Somewhere near the Williamsburg Bridge I went to my first Candela dance party conjured by Xiomara Henry, aka DJ Bembona. One of my favorite DJs (besides my dad), if there’s a chance for me to check out her set, I take it. I went and sat in front of a set of drums, a medium and deep sounding djembe near Nasha, a water defender and sister friend who was in town and started to jam. To the point where out of towners that that we were a part of the show. To the point where some folks got mad if we took a break for our hands, or a drink, or some other (valid) reason. The thing is, I’ve never played a djembe in this lifetime before, but I told them that my trick was to play like I was dancing. To find that back beat, or the beat that isn’t there, and just go. Higher self knew what to do.

In thinking a little deeper about the offerings I gravitate towards, I can come to a few realizations easily. They’re pro-Black, preferably explicit with their reverence. But I also often lean towards Afrobeat or AfroLatinx prescribed parties. I found a home in that intersection as a product of the crossroads of being a part of the African Diaspora but it took a new perspective to understand how it happened.

Moving requires a lot of things, but one of the critical things is access to the home at any given time. At first, the main key we needed to get in the building had been copied several times, badly, and I had to go get a new one. I turned the corner of Knickerbocker and Myrtle and went to a hardware store that was open, and, the owner assuming I was Latina, began to greet me in Spanish. My Spanish that has been influenced by an Colombian roommate and several Dominican, Puerto Rican and Ecuadorian femmes replied, stated that I needed a single key made and the conversation went on to pay for the key. As I was saying pasa un buen dia, he asked me where I was from. My shortened translation simply stated “mi padre es de Guyana y San Kitts y mi madre es de la Sur (my dad is from Guyana and St Kitts and my mom is from the South)”, and I asked where he where he was from. In finding out that he was a proud Boricua, like a lot of folks in my new neighborhood, he says “ahh somos vecinos, es Caribena (ahh we’re neighbors, you’re Caribbean)”.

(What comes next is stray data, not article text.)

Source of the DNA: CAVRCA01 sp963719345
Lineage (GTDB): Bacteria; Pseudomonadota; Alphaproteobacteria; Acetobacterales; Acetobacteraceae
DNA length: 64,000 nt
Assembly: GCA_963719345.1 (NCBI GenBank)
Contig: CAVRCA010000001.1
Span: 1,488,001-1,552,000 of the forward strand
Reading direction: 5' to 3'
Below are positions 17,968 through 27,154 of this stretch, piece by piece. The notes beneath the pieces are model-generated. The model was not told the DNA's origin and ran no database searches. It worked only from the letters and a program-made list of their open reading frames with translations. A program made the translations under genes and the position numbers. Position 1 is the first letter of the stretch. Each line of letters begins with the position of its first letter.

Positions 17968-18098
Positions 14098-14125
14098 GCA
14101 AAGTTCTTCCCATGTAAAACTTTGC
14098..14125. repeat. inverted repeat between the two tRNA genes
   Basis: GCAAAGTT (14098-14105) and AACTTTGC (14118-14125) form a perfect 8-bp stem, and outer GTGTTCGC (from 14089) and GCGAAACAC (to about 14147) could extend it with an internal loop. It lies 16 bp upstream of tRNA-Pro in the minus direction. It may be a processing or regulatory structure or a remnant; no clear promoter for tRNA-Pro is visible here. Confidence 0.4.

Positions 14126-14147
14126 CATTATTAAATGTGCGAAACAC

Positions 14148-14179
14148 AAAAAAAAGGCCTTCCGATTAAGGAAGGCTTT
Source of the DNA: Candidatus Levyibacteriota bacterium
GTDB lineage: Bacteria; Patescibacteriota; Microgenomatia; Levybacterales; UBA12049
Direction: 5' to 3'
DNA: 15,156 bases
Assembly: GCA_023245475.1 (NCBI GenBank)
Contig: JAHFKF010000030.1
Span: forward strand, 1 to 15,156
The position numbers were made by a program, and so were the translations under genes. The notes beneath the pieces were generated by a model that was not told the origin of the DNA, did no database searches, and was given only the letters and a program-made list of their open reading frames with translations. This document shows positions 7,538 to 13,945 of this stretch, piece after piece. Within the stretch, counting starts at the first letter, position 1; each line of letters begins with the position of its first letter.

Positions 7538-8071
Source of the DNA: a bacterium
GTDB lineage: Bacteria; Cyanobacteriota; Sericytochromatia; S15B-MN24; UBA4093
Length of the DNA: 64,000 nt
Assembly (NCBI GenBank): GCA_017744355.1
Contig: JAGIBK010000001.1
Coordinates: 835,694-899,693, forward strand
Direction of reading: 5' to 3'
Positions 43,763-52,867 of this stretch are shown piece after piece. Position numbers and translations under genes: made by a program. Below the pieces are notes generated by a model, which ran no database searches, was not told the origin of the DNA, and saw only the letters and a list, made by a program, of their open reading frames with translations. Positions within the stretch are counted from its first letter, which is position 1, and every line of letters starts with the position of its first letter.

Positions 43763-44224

He was right, and without knowing it, put into words why I felt at home at Candela. Or why it took hanging out with my AfroLatinx friends to understand my own Caribbean culture. Colonization says we all have different experiences with Blackness, language and culture. My grandmother, father and uncle came here from the islands in 1968. It’s the height of the Black Power movement, and they land in Harlem. Not quite across 110th Street like the song goes, but down the road nonetheless near 104th and Columbus. Being from Guyana and St Kitts, both former British colonies, this part of my tribe came to New York with accents. My uncle was younger, and could kind of switch back and forth, but my grandmother was the queen and refused to code switch. Helen Veronica had that accent until the day she became an ancestor. She was also quick to correct you if you thought she was Jamaican, saying “mi nuh no damn Jamaican people always think that!” The other Black kids, of African-American culture, not understanding why my father spoke the way he did, teased him and there went said accent.

But what my dad held onto was the music, reggae, calypso and soca. Those beats lead to the Afro influences that he heard from the Boricuas he learned how to salsa from. The folks that put him on to Santana, and the stories from his mother about the time she and his father hung out with Celia Cruz and that there’s a painting to prove it. Celia therefore had a special spot in my father’s extensive CD collection, and although I can’t be completely sure, I think she might of been singing La Vida Es Un Carnaval when my dad taught me how to salsa.